What is lifestyle inflation and how can you avoid it?

For some hard-working individuals, the new year may have brought with it a pay rise – while you can and should enjoy the newfound financial freedom a pay rise offers, Virgin Money’s money-saving expert, Alina Jaffer, has teamed up with Financial Therapist Vicky Reynal and Natalia Coe of The Money Charity to define lifestyle inflation and share some steps you can take to help avoid it.

What is lifestyle inflation?

In an ideal world, the more you earn, the more you can spend, right? However, things aren’t quite that straightforward. 

The phenomenon known as ‘lifestyle inflation’ is where your spending and often your expectations of what you think you can spend increases with your salary, while the amount you are saving fails to increase at the same rate.

Vicky adds: “It is tempting when climbing the career ladder to “ride the wave” – enjoying the confidence and newfound financial legroom that often comes with it.”

“The growing sense of confidence and financial security can sometimes become inflated and lead to overspending. For some people this is a result of finally feeling free to indulge in things or experiences that felt out of reach in the past. For others, it results from a desire to belong in a new socio-economic group and match the spending levels of those around them.”

After a pay rise, spending can often become increasingly attractive. Understandably, you might want to reward your career success with a few treats like an item of clothing, meal out or even something larger like a new car. The occasional splurge isn’t an issue, it is when overspending increases to an unsustainable level over a prolonged period of time that it can lead to wider problems.

So, is there a way to enjoy a salary increase at the same time as being a responsible spender? Virgin Money’s money-saving expert, Alina Jaffer, shares the two tips to help you steer clear of lifestyle inflation:

  1. Stay bang on budget

Alina says: “Being strict with your budgeting is the simplest and most effective way of combating lifestyle inflation. Ensure you are transferring money from your current account into your various savings accounts each pay day, whether that’s an ISA, a pension or any other kind of savings account, before you go about budgeting for the rest of the month. Whatever is left in your current account can then be shared out across your other outgoings, but your savings won’t be overlooked.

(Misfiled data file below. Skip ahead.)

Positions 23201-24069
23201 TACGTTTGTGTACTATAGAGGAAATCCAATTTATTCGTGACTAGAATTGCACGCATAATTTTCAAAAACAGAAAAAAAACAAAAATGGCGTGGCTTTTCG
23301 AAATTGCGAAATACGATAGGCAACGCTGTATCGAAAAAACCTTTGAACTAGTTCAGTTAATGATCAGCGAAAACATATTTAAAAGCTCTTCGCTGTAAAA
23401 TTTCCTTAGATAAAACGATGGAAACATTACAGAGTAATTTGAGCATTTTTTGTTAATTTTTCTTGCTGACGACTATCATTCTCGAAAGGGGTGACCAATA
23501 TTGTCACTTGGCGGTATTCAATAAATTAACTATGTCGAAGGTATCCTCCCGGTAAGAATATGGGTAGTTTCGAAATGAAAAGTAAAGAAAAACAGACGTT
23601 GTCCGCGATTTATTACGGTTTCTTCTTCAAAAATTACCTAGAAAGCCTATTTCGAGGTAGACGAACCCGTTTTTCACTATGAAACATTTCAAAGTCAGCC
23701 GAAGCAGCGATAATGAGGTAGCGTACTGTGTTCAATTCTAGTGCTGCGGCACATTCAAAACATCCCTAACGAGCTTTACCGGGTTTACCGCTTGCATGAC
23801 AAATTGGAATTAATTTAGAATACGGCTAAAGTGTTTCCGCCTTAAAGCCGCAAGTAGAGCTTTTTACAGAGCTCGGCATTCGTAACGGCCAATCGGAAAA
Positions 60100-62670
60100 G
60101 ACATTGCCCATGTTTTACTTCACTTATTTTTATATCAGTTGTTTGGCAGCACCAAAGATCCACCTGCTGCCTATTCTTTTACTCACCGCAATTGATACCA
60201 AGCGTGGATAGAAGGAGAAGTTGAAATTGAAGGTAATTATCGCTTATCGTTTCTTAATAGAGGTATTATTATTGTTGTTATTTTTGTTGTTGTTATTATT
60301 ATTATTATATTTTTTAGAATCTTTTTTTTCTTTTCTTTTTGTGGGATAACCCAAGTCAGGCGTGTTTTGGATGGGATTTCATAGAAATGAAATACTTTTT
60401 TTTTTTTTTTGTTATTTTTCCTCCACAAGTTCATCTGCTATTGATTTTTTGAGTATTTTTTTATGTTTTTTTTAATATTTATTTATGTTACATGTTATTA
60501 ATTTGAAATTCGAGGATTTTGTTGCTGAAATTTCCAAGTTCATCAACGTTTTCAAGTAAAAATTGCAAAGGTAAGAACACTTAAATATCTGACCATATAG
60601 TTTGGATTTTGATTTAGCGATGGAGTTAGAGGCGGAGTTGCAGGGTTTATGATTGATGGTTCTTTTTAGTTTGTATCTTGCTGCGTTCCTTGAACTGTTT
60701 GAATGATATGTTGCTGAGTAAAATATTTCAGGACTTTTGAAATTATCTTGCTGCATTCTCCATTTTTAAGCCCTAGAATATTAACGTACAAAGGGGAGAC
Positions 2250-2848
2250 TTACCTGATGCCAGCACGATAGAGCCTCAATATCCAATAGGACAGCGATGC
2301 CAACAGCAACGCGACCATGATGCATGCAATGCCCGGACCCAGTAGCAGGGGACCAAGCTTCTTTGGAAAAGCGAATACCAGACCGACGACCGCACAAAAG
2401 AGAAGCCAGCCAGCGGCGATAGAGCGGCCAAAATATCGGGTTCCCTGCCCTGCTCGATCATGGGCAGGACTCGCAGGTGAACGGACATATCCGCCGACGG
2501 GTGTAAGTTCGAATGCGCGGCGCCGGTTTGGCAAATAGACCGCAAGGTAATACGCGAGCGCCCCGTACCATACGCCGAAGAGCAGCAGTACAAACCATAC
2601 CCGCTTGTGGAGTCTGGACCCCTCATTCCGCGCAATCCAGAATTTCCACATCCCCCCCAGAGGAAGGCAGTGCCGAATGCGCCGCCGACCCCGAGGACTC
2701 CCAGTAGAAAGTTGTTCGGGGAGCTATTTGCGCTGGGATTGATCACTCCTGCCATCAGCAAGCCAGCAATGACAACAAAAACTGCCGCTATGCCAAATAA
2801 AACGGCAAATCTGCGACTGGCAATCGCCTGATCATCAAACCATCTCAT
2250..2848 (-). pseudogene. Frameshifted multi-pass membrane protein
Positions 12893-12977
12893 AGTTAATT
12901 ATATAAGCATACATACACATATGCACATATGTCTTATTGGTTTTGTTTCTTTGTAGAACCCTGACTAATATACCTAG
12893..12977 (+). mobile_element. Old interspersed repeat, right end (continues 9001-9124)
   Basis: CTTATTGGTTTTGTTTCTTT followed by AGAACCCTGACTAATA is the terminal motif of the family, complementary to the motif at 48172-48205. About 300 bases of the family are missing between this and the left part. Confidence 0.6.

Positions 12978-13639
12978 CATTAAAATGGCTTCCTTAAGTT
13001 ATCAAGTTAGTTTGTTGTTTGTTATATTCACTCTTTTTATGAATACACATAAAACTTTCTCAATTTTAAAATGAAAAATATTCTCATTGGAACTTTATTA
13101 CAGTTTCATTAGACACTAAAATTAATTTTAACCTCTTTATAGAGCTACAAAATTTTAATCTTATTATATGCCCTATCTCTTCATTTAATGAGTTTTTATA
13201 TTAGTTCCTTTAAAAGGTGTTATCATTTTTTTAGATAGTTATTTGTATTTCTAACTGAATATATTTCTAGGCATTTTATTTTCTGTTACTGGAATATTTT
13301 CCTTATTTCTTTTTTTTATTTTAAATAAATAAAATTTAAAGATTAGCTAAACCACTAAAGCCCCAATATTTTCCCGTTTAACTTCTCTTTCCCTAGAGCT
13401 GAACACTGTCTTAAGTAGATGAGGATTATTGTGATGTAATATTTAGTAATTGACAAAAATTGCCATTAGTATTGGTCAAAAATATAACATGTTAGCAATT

“Make life even easier for yourself by using the budgeting tools available to you – for example the Virgin Money current account has a clever tagging functionality so you can see exactly where you are spending.”

Vicky adds: “Career progression might give you access to more money, and that is an opportunity to re-ask yourself the question about how much you want to save or spend, rather than a reason to spend more. It can be an opportunity to redefine your financial objectives (i.e. buy a house instead of a flat), or create new ones (e.g. increase pension contribution, make an investment).”

  1. Break bad habits

Alina comments: “One of the most important steps towards making better money decisions is to understand where and why you are spending. Bad habits can be easy to pick up but by re-evaluating your spending patterns you can start to tackle the problems.”

For example, Thursday evenings between 8-9pm tend to be the peak time for online shopping.¹ Young people are 48% more inclined to buy something after seeing a social post about it; women are 29% more likely. A pay rise, combined with additional social media pressure to spend can see many falling victim to lifestyle inflation.² 

Try keeping a money diary to see if you can spot your own trends. Are you influenced by what you see on social media or are you an emotional spender? Try making a list of cost-free treats instead, like an episode of your favourite TV show, an endorphin-boosting run or a call to a good friend.

Natalia adds: “‘Emotional spending is something a lot of people do. Everyone has different triggers – for some people, it’s if you’re going through a challenging time, others might spend more to celebrate if they’re going through a great period. It’s important to acknowledge that you have that trait so you can manage your money accordingly.”

“Budgeting is a good way to do that because it’ll give you a good overview of where your money is going – then you can identify your own triggers.”

For more information on the budgeting tools available visit Virgin Money’s current accounts page.

Author: Editorial Team

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